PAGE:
It is currently expected that non-healthcare institutions — for example, care homes, opticians, and prisons — will not need to verify or decommission medicines. Under Article 23 of the delegated regulation, the wholesaler who supplies the medicine to the institution will verify and decommission on their behalf. The fine details of Article 23, however, are still subject to consultation.

Other affected bodies

Online pharmacies will have to carry an approved logo which, when clicked by the user, directs them to a list of online pharmacies registered with the national regulatory authority. Users will be advised not to continue with their purchase if the pharmacy is not on that list. 

What are the concerns, and what still needs clarification?

In a survey of Royal Pharmaceutical Society (RPS) members, conducted by The Pharmaceutical Journal in August 2017, 71% of respondents said they were concerned about increased workload as a result of FMD and 58% were worried about the costs involved. Just over half (52%) of respondents said they were concerned about potential impact on patient services — for example, that patients might have to wait longer for prescriptions.

The cost of setting up and maintaining the NMVS will be borne by manufacturers. Pharmacists will not pay towards the NMVS, but will bear the cost of staff training and any new or upgraded hardware that their pharmacy needs in order to comply with FMD.

Each sector, including pharmacy, is responsible for its own costs for connecting to the national medicines verification system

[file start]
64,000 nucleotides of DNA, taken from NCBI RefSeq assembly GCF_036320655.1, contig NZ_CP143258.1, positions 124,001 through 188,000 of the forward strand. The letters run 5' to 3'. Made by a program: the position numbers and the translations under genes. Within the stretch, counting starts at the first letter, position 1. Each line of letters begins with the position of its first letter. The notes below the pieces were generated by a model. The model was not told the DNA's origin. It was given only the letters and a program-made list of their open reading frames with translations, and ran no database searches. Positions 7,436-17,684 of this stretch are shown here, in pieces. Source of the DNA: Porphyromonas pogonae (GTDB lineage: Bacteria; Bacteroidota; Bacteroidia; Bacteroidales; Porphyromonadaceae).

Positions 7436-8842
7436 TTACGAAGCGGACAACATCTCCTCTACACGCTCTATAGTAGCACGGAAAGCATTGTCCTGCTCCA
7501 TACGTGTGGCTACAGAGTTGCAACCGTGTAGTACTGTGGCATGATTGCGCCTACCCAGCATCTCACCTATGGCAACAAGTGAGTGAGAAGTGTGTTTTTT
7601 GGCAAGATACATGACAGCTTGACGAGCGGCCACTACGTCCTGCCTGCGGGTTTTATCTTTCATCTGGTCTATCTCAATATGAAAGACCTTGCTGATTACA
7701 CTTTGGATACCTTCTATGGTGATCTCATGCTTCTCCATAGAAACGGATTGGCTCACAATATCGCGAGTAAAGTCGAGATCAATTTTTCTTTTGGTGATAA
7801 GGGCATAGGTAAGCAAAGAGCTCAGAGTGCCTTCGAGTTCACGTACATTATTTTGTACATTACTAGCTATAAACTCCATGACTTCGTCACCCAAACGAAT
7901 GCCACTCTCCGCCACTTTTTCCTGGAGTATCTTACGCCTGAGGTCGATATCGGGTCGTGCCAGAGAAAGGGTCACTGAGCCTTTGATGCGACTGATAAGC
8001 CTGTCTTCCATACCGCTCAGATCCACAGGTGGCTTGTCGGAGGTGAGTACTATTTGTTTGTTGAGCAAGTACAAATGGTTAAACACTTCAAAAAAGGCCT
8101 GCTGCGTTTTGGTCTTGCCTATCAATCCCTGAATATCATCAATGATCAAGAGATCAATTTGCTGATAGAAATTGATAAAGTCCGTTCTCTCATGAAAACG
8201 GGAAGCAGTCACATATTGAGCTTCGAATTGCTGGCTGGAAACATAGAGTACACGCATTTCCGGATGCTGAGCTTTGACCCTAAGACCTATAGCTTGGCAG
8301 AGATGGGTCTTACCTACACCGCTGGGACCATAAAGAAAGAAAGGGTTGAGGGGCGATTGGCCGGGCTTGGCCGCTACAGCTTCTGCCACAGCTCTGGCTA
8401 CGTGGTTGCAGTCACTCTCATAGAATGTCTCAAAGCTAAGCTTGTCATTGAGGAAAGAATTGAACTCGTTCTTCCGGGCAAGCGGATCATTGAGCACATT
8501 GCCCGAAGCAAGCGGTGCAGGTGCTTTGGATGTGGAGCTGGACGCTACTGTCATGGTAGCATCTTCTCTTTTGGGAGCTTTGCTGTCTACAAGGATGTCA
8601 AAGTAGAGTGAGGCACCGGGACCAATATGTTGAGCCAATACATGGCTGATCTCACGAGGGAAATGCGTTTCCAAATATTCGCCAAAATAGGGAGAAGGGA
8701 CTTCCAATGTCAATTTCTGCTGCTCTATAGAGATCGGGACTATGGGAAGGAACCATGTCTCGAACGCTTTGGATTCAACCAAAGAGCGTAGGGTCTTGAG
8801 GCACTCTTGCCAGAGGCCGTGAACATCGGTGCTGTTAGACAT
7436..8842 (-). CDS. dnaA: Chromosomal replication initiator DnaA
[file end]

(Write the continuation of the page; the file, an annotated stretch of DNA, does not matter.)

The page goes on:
“Under the Delegated Regulation, each sector, including pharmacy, is responsible for its own costs for connecting to the national medicines verification system,” says Alastair Buxton, head of NHS services at the Pharmaceutical Services Negotiation Committee (PSNC). “PSNC will work to ensure that contractors’ FMD-related costs are recognised in future NHS funding settlements.

“We are currently starting to assess the costs involved, which include initial set up, IT, both software and hardware, plus ongoing operational costs,” Burton adds.

“Community Pharmacy Wales (CPW) have raised the fact that negotiations will need to occur regarding the cost of implementing FMD in Wales,” says Stephen Thomas, a CPW board member. “However, these have been preliminary discussions only because many of the costs are, as yet, unknown. For example, we do not yet know what patient medication records (PMR) suppliers may charge pharmacy contractors if they develop an integrated system.”

Will pharmacists and pharmaceutical companies who are not FMD-compliant by 9 February 2019 be subject to sanctions? That, says Buxton, is a matter to be explored in an upcoming MHRA consultation.

Brexit adds an extra sense of uncertainty around the UK’s implementation of FMD. However, Patrick Carey, head of EU, Brexit and international policy at the MHRA, says that the UK “remains committed to the full implementation of FMD for the deadline of 9 February 2019.

Source: Courtesy, Patrick Carey

Patrick Carey, head of EU, Brexit and international policy at the MHRA, says that UK “remains committed to the full implementation of FMD for the deadline of 9 February 2019”

“The European Union (Withdrawal) Bill will convert existing direct EU law, such as EU regulations, into UK law as it applies in the UK at the date of exit. It will preserve the laws we have made in the UK to implement our EU obligations, including the laws made to implement the FMD.

“As the UK enters the second phase of negotiations, its position on medicines regulation remains clear. We are fully committed to continuing a close working relationship with the EU, in the interests of public health and safety,” explains Carey.

One year to go – state of play

Since the EU agreed to adopt FMD much effort has gone in to ensuring that it will work in the UK. The UK Cross Sector Working Group, hosted by the RPS and chaired by Sid Dajani, English Pharmacy Board member and representative of the Pharmaceutical Group of the European Union (PGEU), ran from 2011 to 2014. The group — which included representation from employers, employees, patients, lay members, hospital, industry, academia and community pharmacy — highlighted potential problems with implementing FMD to the PGEU.